November 2, 2009

Japanese Space Freighter Returns After Mission To ISS

After completing a mission to the International Space Station (ISS) in September, Japan's new space freighter burned up in the Earth's atmosphere on Friday, BBC News reported.

The H-II Transfer Vehicle (HTV) hauled up some 4.5 tons of supplies to the ISS, including scientific equipment for its Kibo laboratory.

Once its mission was complete, the vehicle's engines fired it into a controlled but destructive dive over the Pacific.

The Japanese space agency said the freighter re-entered Earth's atmosphere at 0626 Japan Standard Time (2126 GMT Sunday).

A statement from the agency said that most of the vehicle components would have been destroyed, but some debris was expected to survive and fall into the ocean.

The Japanese HTV has been a major contribution to the International Space Station project and is part of the country's barter agreement with the other station partners.

Once the U.S. space shuttles are retired in 2010, the HTVs that follow in the coming years will play a critical role in servicing the ISS. It is also the only spacecraft that parks up under the bow of the station to allow the platform's Canadarm2 to manage the final stage of attachment.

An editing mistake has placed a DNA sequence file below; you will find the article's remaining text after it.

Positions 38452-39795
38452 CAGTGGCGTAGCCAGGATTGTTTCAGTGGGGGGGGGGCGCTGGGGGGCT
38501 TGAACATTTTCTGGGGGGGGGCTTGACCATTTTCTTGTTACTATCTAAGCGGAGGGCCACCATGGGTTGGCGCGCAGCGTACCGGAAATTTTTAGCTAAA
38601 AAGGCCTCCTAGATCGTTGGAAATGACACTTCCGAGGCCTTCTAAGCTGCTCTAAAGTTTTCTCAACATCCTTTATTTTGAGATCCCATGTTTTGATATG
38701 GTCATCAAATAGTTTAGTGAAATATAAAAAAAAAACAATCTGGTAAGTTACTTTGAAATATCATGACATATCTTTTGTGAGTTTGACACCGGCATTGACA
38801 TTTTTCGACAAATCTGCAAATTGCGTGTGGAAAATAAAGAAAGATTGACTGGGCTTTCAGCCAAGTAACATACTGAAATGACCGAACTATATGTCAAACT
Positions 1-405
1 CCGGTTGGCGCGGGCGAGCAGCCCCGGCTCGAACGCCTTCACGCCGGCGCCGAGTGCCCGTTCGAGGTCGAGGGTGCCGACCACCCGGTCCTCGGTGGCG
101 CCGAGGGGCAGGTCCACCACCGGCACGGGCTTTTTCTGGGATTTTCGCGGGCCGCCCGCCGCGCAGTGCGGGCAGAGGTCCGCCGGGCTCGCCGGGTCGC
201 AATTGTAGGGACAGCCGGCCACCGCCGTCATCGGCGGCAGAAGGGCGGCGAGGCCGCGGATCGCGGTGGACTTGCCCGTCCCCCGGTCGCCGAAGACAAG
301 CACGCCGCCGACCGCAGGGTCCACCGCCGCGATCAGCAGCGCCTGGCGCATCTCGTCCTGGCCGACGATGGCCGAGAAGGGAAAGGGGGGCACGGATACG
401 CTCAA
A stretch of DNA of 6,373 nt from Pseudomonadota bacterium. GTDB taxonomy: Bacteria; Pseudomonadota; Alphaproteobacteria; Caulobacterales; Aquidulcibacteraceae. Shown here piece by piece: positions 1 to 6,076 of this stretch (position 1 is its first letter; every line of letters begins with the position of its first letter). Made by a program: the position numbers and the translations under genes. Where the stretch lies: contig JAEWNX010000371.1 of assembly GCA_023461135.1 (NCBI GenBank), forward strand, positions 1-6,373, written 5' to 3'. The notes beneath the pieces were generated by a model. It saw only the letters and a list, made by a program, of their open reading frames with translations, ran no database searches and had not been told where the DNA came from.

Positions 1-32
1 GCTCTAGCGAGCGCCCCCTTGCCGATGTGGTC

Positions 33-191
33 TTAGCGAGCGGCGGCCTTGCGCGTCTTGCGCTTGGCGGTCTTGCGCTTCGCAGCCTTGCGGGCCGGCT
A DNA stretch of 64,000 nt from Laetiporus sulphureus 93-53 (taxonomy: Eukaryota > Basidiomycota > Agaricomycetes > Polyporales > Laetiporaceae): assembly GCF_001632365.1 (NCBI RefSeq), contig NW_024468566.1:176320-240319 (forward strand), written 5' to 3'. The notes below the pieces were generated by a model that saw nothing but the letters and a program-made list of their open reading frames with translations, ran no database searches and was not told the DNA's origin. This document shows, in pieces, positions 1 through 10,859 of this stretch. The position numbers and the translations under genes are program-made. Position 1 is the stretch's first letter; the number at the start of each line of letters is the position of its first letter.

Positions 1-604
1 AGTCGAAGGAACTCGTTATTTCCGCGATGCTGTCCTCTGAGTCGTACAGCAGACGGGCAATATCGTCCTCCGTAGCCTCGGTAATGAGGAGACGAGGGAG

The ISS project will eventually become dependent on five robotic freighters for its logistics.

Both the Russian Progress and European ATV have already demonstrated their flight capability and four more ATVs have been booked to fly to the station starting in 2010.

After the first HTV mission, Japan plans six more flights through to 2015.

Meanwhile, SpaceX and Orbital Sciences -- two commercial U.S. suppliers -- are in the process of developing their Dragon and Cygnus supply ships. The first of these is scheduled to deliver supplies to the ISS no earlier than the end of 2010.

Because of their ability to deliver larger items in their un-pressurized compartments that would not normally fit through the docking port of a pressurized compartment, both HTV and Dragon are particularly important to the future of the ISS.


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